NPR Explores the Laughs at Waterboarding SpongeBob

National Public Radio is always on the lookout for satire against conservatives. On Saturday morning’s Weekend Edition, NPR reporter-slash-pagan witch Margot Adler chronicled how left-wing artist Steve Powers constructed a Coney Island booth called "The Waterboard Thrill Ride." NPR loved the story enough to transcribe it for the website and give it top billing. The first issue that arises is how quickly Nickelodeon’s lawyers will go to court to get him to remove SpongeBob SquarePants from the enhanced-interrogation satire (photo from NPR). Is SpongeBob now supposed to be into bondage and masochism? Adler reports:

Powers took over an old photo studio near the Coney Island Side Show. There's a picture on the wall of someone who is tied down and looks a lot like SpongeBob SquarePants. "It don't Gitmo better" is painted above the picture, a reference to the Guantanamo Bay prison.

You climb three cinder block steps up to a small window with prison bars, where you can peer into a cell. If you deposit a dollar in a slot, two robotic figures come to life for 15 seconds. An interrogator in black pours a kettle of water into the mouth of a "prisoner" in an orange jumpsuit who is tied down. The orange-suited robot convulses as the water is poured into its mouth.

Some thought the satire wasn't very funny, so Adler found someone to compare America to the Third Reich:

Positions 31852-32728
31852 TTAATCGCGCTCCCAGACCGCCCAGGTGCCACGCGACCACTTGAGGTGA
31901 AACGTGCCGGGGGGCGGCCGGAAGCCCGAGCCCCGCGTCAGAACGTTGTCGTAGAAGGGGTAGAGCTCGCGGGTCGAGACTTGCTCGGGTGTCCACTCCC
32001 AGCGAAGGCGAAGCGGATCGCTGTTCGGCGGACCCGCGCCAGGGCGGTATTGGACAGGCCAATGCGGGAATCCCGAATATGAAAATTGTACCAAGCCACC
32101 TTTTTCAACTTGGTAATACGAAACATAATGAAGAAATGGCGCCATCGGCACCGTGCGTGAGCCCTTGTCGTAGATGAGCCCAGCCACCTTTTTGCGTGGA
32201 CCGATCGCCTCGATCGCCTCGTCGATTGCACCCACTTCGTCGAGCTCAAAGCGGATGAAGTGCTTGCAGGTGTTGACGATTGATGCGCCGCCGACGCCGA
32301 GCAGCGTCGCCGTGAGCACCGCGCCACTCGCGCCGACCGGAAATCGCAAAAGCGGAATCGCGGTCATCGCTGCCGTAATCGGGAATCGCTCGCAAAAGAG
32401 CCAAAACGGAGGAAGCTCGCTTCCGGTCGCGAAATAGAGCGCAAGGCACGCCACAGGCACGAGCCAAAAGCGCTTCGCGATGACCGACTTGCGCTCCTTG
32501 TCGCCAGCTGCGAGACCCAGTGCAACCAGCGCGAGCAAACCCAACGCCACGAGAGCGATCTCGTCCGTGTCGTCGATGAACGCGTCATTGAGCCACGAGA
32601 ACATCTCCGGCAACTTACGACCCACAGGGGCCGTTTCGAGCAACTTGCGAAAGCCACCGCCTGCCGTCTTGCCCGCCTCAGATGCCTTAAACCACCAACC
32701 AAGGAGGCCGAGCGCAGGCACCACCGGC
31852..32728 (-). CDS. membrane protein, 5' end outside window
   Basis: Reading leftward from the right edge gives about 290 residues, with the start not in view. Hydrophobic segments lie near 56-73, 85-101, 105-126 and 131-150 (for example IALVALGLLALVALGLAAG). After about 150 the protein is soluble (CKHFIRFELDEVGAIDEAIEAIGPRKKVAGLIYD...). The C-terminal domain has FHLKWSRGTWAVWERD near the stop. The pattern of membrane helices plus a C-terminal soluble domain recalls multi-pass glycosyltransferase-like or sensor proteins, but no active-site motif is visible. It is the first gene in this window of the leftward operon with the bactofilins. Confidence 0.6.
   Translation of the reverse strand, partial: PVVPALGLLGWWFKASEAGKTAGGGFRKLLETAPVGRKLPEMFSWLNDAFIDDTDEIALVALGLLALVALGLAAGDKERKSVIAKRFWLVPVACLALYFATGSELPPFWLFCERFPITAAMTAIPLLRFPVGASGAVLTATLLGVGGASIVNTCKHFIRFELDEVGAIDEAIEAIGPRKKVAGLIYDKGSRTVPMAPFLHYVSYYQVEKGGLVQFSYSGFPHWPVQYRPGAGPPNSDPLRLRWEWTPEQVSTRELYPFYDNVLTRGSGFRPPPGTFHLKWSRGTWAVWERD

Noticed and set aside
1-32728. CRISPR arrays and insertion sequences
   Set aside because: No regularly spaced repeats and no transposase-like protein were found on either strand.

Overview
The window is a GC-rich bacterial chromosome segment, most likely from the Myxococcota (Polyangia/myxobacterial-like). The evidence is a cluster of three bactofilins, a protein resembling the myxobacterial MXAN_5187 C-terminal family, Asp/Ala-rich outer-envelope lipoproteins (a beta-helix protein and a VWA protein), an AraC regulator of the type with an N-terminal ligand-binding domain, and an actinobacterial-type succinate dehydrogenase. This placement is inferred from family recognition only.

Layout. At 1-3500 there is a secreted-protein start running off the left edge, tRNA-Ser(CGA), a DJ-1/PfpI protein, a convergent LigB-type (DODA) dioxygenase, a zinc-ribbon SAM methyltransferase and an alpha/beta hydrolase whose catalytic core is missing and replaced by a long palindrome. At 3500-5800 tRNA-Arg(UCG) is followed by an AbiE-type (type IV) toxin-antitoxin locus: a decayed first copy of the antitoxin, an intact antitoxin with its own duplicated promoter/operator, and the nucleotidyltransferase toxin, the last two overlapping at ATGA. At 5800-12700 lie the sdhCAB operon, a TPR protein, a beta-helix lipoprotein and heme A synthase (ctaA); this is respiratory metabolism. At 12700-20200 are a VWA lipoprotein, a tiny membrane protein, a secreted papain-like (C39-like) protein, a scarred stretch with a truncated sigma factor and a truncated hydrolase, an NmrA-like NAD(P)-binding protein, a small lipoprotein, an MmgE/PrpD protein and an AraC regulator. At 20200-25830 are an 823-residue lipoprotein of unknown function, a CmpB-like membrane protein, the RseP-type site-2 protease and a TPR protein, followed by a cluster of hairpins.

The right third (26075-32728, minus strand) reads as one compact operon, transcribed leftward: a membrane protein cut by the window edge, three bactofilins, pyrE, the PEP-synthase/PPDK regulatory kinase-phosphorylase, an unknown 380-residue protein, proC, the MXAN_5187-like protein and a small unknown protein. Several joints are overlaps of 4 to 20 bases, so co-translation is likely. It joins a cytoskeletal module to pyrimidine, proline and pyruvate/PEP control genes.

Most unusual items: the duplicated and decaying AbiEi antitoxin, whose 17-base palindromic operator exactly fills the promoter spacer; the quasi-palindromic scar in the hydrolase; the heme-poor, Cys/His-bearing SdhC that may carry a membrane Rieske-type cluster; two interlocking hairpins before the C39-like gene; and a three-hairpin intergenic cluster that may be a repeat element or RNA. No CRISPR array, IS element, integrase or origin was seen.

Some people are not impressed. "I thought it would be funnier, more satirical," one passerby observes. But Mark Kehoe, an artist and the former art director of the annual Coney Island Mermaid Parade, says it reminds him of an act that he once saw on the Bowery that was intended as a comment on Nazi atrocities. "What's different and more interesting about this," Kehoe says, "here we are looking at our own atrocities."

Adler's story concluded:

Powers said his art piece asks this question: What's more obscene, saying waterboarding isn't torture or creating a waterboard thrill ride?

The Waterboard Thrill Ride is sponsored by the nonprofit arts organization Creative Time, and is part of its Democracy in America project, a national campaign that will involve more than 40 artists.

Unsurprisingly, "Creative Time" has creative plans for convention protests.

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